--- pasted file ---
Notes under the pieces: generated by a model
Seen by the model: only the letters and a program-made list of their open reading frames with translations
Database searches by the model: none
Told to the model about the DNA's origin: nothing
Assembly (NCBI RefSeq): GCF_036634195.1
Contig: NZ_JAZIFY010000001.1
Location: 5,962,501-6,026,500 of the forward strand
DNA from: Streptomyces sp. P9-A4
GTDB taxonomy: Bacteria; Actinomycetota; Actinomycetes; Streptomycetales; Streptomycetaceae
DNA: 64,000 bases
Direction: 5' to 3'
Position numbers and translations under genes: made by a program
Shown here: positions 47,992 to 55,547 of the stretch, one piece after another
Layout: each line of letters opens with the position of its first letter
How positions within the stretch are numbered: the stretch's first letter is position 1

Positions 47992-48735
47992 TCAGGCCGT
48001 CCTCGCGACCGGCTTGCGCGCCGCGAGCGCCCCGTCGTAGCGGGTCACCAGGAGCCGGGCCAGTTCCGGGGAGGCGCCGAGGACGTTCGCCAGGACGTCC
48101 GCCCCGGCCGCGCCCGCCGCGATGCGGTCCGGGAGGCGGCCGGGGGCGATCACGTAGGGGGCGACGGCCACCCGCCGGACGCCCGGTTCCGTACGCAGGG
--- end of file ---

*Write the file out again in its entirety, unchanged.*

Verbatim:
Notes under the pieces: generated by a model
Seen by the model: only the letters and a program-made list of their open reading frames with translations
Database searches by the model: none
Told to the model about the DNA's origin: nothing
Assembly (NCBI RefSeq): GCF_036634195.1
Contig: NZ_JAZIFY010000001.1
Location: 5,962,501-6,026,500 of the forward strand
DNA from: Streptomyces sp. P9-A4
GTDB taxonomy: Bacteria; Actinomycetota; Actinomycetes; Streptomycetales; Streptomycetaceae
DNA: 64,000 bases
Direction: 5' to 3'
Position numbers and translations under genes: made by a program
Shown here: positions 47,992 to 55,547 of the stretch, one piece after another
Layout: each line of letters opens with the position of its first letter
How positions within the stretch are numbered: the stretch's first letter is position 1

Positions 47992-48735
47992 TCAGGCCGT
48001 CCTCGCGACCGGCTTGCGCGCCGCGAGCGCCCCGTCGTAGCGGGTCACCAGGAGCCGGGCCAGTTCCGGGGAGGCGCCGAGGACGTTCGCCAGGACGTCC
48101 GCCCCGGCCGCGCCCGCCGCGATGCGGTCCGGGAGGCGGCCGGGGGCGATCACGTAGGGGGCGACGGCCACCCGCCGGACGCCCGGTTCCGTACGCAGGG